When deciding which bison or buffalo leather hide to purchase for a project, there are a number of options to consider. The purpose of the end item is the primary consideration, as it will eliminate a number of hide cuts unsuited to get the intended result. The type of tanning process used is another fundamental question that needs to be addressed early in the project. The season the hide was harvested, the relative age of the hide when it was taken, whether the project dictates the hair on or a hairless hide; all determine how the end item will look and feel, its durability and flexibility. Also of significance – especially with buffalo and bison hides – is the cost. Regardless of any other factor, cost should be the least important; however, there are options which can result in significant cost savings, whether it is an item for personal use or intended for resale.
The application of the completed project requires some thought and planning. Important questions include: Is this for a historical recreation or repair and restoration of a period artifact? Is it for a wardrobe item or accessory piece? Is it for footwear, hand coverings, belt or possibly a pouch? Is it for a current practical application such as a drover duster, motorcycle chaps, or similar modern apparel?
The answer for most of the above questions is to use a brain tanned hide. It is the most supple, resilient and durable of the various tanning methods. It has advantages over vegetable tanned, salt tanned, or chemical tanned hides in the vast majority of cases. Commercial brain tanned hides will be considerably less expensive than hand-worked brain tanned hides. The advantage of commercial brain tanning is consistency and predictable overall quality. Brain tanning is an art; there are almost as many brain tanning recipes as there are tanners. Unless it is possible to directly handle the hide prior to purchase, the best option is to use a reliable commercial source.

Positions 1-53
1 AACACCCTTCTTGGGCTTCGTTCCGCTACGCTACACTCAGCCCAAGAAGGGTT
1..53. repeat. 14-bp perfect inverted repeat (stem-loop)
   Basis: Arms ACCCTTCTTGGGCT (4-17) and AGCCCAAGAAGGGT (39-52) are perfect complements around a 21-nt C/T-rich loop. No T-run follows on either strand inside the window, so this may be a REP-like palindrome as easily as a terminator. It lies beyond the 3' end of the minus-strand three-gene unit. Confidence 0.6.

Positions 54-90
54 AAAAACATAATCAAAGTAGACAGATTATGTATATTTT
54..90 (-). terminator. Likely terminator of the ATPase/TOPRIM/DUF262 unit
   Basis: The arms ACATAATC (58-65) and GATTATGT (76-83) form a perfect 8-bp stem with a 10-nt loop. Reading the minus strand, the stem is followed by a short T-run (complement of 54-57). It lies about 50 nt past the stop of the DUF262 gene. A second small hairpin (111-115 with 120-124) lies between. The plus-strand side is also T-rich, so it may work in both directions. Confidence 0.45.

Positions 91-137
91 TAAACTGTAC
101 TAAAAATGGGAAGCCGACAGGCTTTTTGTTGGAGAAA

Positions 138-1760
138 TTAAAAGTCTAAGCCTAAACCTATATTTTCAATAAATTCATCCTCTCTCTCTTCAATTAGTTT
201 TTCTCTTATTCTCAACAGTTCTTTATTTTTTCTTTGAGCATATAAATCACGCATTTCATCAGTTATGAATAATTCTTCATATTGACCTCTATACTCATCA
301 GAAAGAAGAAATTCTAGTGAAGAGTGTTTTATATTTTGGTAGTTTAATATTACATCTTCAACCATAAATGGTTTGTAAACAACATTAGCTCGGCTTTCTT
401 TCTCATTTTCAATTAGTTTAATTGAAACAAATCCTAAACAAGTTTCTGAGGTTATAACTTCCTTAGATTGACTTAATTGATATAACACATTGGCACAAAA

In cases where extreme durability is a higher priority to flexibility; Old World tanning – also known as aged vegetable tanning – is the preferred option. This is the best solution for articles of horse tack, moccasin soles, or lamellar-style armor using the cuir bouilli boiled leather hardening methods. It is also the best tanning method for book covers and bindings.
The season and age of the buffalo or bison hide when it was harvested is critical. Ideally, the hide should be from an 18-month old bull, taken in the winter. A year-and-a-half old bull has a mature hide, yet it is still thin and flexible enough to work with easily. A winter hide is most important for hair-on applications, where a soft thick pelt of hair is desired. If there is no requirement for hair, there are significant savings over a hair-on hide.
Many amateur and novice leather workers tend to avoid using buffalo or bison hides because of the expense. Anyone who can successfully work with cowhide can work buffalo or bison. Both hides have superior features which have significant advantages over cowhide. With commercial brain tanned and outstanding Old World aged vegetable tanned options, hides have become more affordable and accessible than ever.
Learn more about buffalo leather and bison leather, including old world tanned hides and commercial brain tanned hides, leather supplies, scraps, and tools.